The big question is protecting the wires. The garage is insulated and has wood interior walls (4" x 1/2" strips). The attic is open for storage and easy to move around in. My easy option seems to be surface mounting everything. This means either armoured cable or conduit. I'm leaning towards conduit. I can get by with a single run down two walls for the 2 plug circuits.

Any thoughts on the protection chosen? Or on metal conduit vs pvc?

C
Sr. Member
Aug 6, 2014
685 posts
151 upvotes
Ottawa, ON
i have a giant ceiling fan in my tiny bedroom that i want to remove and replace with a simple pendant light.

i couldn't find a pendant light that i liked, so i just bought a socket and some of that 18-2 lamp wire from canadian tire

first off, the socket doesn't have different coloured screws, they're both silver, so i have no idea how to tell where to connect the neutral wire (http://www.canadiantire.ca/en/pdp/levit ... p.html#srp this is what i bought)

secondly, since i have a old small house, i'm guessing the wire in the ceiling is probably 12-2 or 14-2... is it cool to just connect these directly to my 18-2 wires?

thanks!!
[OP]
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Oct 26, 2003
25805 posts
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Winnipeg
CNeufeld wrote:
Feb 27th, 2017 12:04 pm
Question/request for comments on garage wiring...

My main panel for the property is in the garage (which runs an underground 100A line to the house), so no worries on power or breaker space.

Current have 3 circuits. One for lighting/opener, one for a single plug, and one double 100A breaker for the house I'd like to start wiring for more woodworking.

Plans include a 15A 220V circuit for my saw, and two 15A circuits for plugs. Lighting will stay on existing circuit, but bumped up to 4 or 5 LED tube fixtures.

The big question is protecting the wires. The garage is insulated and has wood interior walls (4" x 1/2" strips). The attic is open for storage and easy to move around in. My easy option seems to be surface mounting everything. This means either armoured cable or conduit. I'm leaning towards conduit. I can get by with a single run down two walls for the 2 plug circuits.

Any thoughts on the protection chosen? Or on metal conduit vs pvc?

C
bx is the easiest to work with, especially with only 2 circuits.
Jr. Member
Apr 27, 2015
108 posts
66 upvotes
Toronto, ON
The pot lights in my basement doesnt seem to work anymore. At one time it was working but now when i turn on the dimmer switch it does not turn on.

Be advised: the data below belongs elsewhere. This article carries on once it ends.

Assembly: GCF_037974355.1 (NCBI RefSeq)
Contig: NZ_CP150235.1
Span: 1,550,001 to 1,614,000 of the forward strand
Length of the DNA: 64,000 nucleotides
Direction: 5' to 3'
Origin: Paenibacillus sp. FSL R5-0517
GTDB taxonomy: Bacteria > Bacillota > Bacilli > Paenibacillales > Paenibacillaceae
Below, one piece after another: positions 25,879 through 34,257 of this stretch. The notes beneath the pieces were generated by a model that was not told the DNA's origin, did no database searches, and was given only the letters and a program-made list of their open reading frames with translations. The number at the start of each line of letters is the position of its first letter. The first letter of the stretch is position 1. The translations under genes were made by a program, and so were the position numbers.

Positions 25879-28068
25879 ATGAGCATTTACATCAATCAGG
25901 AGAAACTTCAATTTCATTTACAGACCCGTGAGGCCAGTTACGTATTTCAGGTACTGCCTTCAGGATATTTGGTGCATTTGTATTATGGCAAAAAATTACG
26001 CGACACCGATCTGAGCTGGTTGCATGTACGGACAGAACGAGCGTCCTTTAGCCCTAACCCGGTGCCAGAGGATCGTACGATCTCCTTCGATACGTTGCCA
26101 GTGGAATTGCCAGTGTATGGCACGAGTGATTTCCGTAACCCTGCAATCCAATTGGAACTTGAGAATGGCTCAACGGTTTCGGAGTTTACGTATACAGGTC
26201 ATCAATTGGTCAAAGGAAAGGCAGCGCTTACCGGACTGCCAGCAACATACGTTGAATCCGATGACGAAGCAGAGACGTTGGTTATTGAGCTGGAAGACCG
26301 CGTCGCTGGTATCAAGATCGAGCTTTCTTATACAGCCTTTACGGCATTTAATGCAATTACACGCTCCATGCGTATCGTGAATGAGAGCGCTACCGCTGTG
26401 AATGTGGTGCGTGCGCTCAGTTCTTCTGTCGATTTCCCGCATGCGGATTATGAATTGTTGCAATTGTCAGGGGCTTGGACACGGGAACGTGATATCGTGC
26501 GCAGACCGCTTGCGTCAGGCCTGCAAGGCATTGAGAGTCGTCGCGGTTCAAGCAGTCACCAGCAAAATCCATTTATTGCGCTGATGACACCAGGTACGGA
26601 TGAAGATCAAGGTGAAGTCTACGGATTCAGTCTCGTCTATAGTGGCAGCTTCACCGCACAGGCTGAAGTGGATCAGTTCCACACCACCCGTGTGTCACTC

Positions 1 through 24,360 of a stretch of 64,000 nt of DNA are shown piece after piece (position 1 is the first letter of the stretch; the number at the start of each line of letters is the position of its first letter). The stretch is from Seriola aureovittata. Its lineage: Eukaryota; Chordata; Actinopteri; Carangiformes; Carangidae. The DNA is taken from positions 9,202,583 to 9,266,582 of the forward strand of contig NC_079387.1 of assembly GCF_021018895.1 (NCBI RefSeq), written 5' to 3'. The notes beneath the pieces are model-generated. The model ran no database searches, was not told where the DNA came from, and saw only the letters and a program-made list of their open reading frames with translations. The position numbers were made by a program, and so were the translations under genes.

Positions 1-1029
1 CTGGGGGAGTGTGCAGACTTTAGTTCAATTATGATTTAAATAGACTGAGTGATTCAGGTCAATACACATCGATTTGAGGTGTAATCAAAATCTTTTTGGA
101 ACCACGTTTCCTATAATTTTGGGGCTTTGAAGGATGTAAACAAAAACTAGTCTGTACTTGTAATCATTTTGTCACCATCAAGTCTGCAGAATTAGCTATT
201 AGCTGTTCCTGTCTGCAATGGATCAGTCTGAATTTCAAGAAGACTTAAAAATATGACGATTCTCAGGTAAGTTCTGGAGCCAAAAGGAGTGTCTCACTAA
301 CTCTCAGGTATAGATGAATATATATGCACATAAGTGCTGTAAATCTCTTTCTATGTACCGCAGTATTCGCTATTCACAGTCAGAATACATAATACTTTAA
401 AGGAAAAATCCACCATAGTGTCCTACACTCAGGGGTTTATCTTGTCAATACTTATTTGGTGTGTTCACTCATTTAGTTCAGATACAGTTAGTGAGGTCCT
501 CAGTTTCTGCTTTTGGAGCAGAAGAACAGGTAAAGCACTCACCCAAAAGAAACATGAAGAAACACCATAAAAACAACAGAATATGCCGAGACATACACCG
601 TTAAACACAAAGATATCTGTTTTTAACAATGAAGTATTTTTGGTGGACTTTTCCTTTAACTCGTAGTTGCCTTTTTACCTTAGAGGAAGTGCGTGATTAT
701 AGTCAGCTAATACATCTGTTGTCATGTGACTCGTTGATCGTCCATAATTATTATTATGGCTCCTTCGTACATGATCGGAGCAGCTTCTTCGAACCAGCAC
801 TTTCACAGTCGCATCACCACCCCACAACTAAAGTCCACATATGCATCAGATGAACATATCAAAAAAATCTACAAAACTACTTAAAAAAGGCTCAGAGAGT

I purchased one of these non contact voltage testers and put it near the switch and one of the light bulb outputs but nothing lit up.


What can be the issue? Thanks
Deal Addict
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Mar 23, 2008
2698 posts
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Edmonton
divx wrote:
Mar 4th, 2017 11:44 am
bx is the easiest to work with, especially with only 2 circuits.
After doing some pondering, it will likely be 4 circuits. 2 for outlets, one for my tablesaw (re-wired for 220v), and one for my heater (30A, 220v).

C
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Mar 23, 2008
2698 posts
844 upvotes
Edmonton
nkit88 wrote:
Mar 7th, 2017 3:53 pm
The pot lights in my basement doesnt seem to work anymore. At one time it was working but now when i turn on the dimmer switch it does not turn on.

I purchased one of these non contact voltage testers and put it near the switch and one of the light bulb outputs but nothing lit up.


What can be the issue? Thanks
If you have power at the switch but not at the light, I'd start by replacing the switch.

C
[OP]
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Oct 26, 2003
25805 posts
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Winnipeg
CNeufeld wrote:
Mar 7th, 2017 4:21 pm
After doing some pondering, it will likely be 4 circuits. 2 for outlets, one for my tablesaw (re-wired for 220v), and one for my heater (30A, 220v).

C
and another one for EV charger
Newbie
Dec 27, 2006
53 posts
7 upvotes
CNeufeld wrote:
Feb 27th, 2017 12:04 pm
Question/request for comments on garage wiring...